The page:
The Picture of Dorian Gray
Wilde's infamous novel of spiritual corruption
Enthralled by a portrait of himself, young Dorian Gray makes a Faustian bargain to exchange his soul for eternal youth and beauty. Thus he is able to indulge in his desires, as only the portrait bears the traces of his decadence and becomes a nightmarish picture of his soul.
Edited with an Introduction by Robert Mighall
Preface by Peter Ackroyd
Dorian made no answer, but passed listlessly in front of his picture and turned towards it. When he saw it he drew back, and his cheeks flushed for a moment with pleasure. A look of joy came into his eyes, as if he had recognized himself for the first time. He stood there motionless and in wonder, dimly conscious that Hallward was speaking to him, but not catching the meaning of his words. The sense of his own beauty came on him like a revelation. He had never felt it before. Basil Hallwards's compliments has seemed to him to be merely the charming exaggerations of friendship. He had listened to them, laughed at them, forgotten them. They had not influenced his nature. Then had come Lord Henry Wotton with his strange panegyric on youth, his terrible warning of its brevity. That had stirred him at the time, and now, as he stood gazing at the shadow of his own loveliness, the full reality of the description flashed across him. Yes, there would be a day when his face would be wrinkled and wizen, his eyes dim and colourless, the grace of his figure broken and deformed. The scarlet would pass away from his lips, and the gold steal from his hair. The life that was to make his soul would mar his body. He would become dreadful, hideous, and uncouth.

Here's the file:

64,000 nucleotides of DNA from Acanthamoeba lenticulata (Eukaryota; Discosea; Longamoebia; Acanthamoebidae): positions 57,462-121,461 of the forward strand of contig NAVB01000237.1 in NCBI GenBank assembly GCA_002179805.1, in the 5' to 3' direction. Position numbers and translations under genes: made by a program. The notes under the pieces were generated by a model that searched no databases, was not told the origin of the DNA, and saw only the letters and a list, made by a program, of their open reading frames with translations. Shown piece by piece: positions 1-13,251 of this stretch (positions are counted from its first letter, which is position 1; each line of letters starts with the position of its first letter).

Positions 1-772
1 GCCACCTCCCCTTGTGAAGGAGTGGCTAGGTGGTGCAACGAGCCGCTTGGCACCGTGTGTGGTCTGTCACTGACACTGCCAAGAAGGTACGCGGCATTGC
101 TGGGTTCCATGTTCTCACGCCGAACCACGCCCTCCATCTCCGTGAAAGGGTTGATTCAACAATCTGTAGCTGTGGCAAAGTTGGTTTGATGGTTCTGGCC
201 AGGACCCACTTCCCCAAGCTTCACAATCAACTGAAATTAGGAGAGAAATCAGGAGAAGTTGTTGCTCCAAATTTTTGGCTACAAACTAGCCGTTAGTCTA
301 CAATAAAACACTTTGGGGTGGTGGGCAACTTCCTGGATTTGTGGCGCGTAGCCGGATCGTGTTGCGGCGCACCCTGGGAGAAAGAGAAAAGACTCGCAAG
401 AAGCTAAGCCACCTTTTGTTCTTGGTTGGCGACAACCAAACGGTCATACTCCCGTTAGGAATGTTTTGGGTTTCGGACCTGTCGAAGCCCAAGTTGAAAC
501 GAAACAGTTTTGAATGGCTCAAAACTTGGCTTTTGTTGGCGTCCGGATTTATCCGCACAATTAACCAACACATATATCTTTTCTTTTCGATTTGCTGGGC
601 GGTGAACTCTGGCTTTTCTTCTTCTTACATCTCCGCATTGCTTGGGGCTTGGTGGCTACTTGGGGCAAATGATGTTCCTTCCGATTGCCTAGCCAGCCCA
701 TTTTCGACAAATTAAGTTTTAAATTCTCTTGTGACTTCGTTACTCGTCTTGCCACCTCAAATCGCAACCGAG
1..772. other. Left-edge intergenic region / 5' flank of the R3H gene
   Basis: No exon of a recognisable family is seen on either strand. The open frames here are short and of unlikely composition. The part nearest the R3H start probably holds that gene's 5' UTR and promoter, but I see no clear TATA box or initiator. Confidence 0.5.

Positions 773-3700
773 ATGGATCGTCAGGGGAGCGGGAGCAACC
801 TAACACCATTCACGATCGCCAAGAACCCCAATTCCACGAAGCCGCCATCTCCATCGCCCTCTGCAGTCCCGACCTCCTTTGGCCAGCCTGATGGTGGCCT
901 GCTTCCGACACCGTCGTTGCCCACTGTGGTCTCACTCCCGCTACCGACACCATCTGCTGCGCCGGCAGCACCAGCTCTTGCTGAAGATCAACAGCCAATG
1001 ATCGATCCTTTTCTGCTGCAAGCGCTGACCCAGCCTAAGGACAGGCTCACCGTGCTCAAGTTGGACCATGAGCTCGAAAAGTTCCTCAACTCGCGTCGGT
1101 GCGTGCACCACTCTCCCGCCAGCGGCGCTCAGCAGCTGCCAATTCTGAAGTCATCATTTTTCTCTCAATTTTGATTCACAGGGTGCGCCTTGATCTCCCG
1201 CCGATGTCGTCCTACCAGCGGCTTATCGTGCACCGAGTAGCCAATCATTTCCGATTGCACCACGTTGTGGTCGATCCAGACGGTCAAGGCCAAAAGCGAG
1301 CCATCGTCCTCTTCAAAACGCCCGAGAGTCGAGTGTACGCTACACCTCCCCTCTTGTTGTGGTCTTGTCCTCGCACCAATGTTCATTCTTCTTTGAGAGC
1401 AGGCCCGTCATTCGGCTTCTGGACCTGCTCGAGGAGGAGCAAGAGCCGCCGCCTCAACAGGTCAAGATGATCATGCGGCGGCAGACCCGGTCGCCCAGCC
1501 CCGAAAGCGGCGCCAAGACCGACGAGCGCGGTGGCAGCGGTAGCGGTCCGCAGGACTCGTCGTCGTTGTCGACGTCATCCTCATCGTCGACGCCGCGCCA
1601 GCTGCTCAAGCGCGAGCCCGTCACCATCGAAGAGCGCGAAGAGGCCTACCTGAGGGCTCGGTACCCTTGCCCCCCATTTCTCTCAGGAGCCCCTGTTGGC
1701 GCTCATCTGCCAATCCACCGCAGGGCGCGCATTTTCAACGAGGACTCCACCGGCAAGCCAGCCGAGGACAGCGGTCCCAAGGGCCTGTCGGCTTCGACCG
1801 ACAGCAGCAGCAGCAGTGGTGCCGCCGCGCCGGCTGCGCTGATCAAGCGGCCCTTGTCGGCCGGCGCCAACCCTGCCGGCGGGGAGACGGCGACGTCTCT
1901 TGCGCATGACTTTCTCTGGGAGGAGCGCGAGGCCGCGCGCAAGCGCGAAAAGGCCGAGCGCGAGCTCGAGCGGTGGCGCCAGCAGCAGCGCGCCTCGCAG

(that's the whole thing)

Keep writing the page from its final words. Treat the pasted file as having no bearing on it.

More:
As he thought of it, a sharp pang of pain struck though him like a knife, and made each delicate fibre of his nature quiver. His eyes deepened into amethyst, and across them came a mist of tears. He felt as is a hand of ice had been laid upon his heart.
'Don't you like it?' cried Hallward at last, stung a little by the lad's silence, not understanding what it meant.
'Of course he likes it,' said Lord Henry. 'Who wouldn't like it? It is one of the greatest things in modern art. I will give you anything you like to ask for it. I must have it.'
'It is not my property, Harry.'
'Whose property is it?'
'Dorian's, of course,' answered the painter.
'He's a very lucky fellow.'
'How sad it is!' murmured Dorian Gary, with his eyes still fixed upon his own portrait. 'How sad it is! I shall grow old, and horrible, and dreadful. It will never be older than this particular day of June...If it were only the other way!
A Note on the Text
The Picture of Dorian Gray
Appendix 1: Selected Contemporary Reviews of The Picture of Dorian Gray
Appendix 2: Introduction to the First Penguin Classics Edition, by Peter Ackroyd